The World Wide Web
The World Wide Web is the preferred medium for distributing information and services electronically. At Penn, the supported software packages for browsing the Web are Firefox, Internet Explorer (IE), and Safari.
How you view information on the Web is a function of your browser's capabalities, a particular server's capabilities, and your preferences. Graphical browsers such as Firefox, Internet Explorer, and Safari, offer a very wide array of functionality for viewing the Web. They support graphics, backgrounds, and tables, and allow for the display of separate sections, or frames, within the browser window. They can also download and run Java applets and perform file transfers via built-in FTP. These browsers enable secure financial and other transactions across the Web.
Graphical browsers normally come configured to point automatically to their corporate parent's home pages. To keep up to date with what's happening at Penn, you should modify your graphical browser to point to Penn's home page, www.upenn.edu, at startup. You do this in Firefox's "Options" and IE's "Internet Options" window. Locate these windows by selecting "Tools" --> "Options" --> "General" in Firefox and "Tools" --> "Internet Options" in IE.
Graphical browsers use three different methods to access resources they are not inherently capable of accessing: helper applications, plug-ins, and Java applets.
Helper applications are separate applications installed on your computer that a browser invokes to perform tasks it cannot do on its own. Browsers must be configured to recognize each helper application they use.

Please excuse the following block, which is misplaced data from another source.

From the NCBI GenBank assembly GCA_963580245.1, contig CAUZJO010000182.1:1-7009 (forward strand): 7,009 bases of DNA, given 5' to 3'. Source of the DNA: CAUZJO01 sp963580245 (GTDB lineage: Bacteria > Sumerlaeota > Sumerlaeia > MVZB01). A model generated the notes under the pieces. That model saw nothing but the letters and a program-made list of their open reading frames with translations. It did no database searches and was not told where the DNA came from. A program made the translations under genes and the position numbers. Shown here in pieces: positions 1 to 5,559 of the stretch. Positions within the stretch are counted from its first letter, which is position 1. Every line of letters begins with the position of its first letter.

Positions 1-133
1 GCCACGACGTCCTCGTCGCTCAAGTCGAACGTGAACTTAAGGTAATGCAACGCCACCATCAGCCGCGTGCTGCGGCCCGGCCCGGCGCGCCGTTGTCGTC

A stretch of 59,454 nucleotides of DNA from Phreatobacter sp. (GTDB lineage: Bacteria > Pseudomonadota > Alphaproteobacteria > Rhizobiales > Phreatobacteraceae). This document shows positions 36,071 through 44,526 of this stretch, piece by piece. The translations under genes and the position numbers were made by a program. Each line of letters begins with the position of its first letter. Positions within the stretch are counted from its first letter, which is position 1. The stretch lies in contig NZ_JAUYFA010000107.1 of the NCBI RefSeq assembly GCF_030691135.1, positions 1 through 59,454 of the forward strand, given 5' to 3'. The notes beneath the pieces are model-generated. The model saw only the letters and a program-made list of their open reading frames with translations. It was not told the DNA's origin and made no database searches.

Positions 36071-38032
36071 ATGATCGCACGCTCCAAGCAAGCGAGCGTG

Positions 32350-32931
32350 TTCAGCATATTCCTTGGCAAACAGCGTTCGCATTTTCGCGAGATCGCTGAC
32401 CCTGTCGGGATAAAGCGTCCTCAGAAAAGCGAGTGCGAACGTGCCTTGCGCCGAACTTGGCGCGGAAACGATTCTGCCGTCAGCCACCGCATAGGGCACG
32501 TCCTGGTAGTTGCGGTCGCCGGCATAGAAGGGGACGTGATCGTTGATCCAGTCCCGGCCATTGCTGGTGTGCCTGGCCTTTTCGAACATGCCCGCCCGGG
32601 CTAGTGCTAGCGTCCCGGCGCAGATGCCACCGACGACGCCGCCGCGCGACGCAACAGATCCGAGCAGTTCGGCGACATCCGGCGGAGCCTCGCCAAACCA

Plug-ins are small programs installed on your computer that actually run within a browser's window (i.e., the mini-program's functionality is "plugged in" to the browser). The recommended plug-ins and helper applications include QuickTime, RealPlayer, Flash Player, Windows Media Player, and Adobe Reader -- see the product specifications, available from the Supported Products page, for details.
Java applets are programs written in the Java programming language that Web page developers can place on their pages to extend their functionality. When you view a Web page that contains an applet using a Java-compatible browser such as IE or Firefox, the applet automatically downloads and runs on your computer.
Because Web browsers can access several different types of Internet resources, a standardized addressing scheme is necessary to allow browsers to identify the type and location of information on the Internet. A URL, short for Uniform Resource Locator, is the unique address on the Internet of any item (home page, document, graphic, etc.). A URL always specifies the Internet protocol to be used and a host name. (A protocol is a set of rules that specifies how information in a given location is to be accessed and used). A path to a specific menu or file may also be included. For example, you can download an archived copy of Shakespeare's Tempest on UUNet's FTP server by typing the URL ftp://ftp.uu.net/doc/literary/shakespeare/comedies/tempest.Z into the "Location:" or "Address:" field at the top of your browser window. The URL http://www.upenn.edu/computing/help/doc/browser/www.html takes you to this document. Both of these addresses conform to following format:
Penn's home page is your entry to the Penn Web -- a rich and varied collection of documents, resources, and services contributed by academic and administrative departments, student groups, and individual students, faculty, and staff. The Penn Web now comprises several hundred thousand pages stored on more than 300 servers. Information on how to participate in the Penn Web and links to Web standards and guidelines, Penn logos, and other resources can be found at www.upenn.edu/computing/web/.
Like any useful resource, the Penn Web continues to evolve, spurred on by rapid changes in Web technology, heightened expectations for information-on-demand, and heightened awareness of what's possible, on the part of both users and information providers. The Penn Web Team would appreciate your suggestions for making the Penn Web more responsive to your needs. Please send suggestions to firstname.lastname@example.org.
- About the Penn Web
- The Penn Web-SIG is open to Penn faculty, staff, and students with an interest in the support of web systems, sites, and services on campus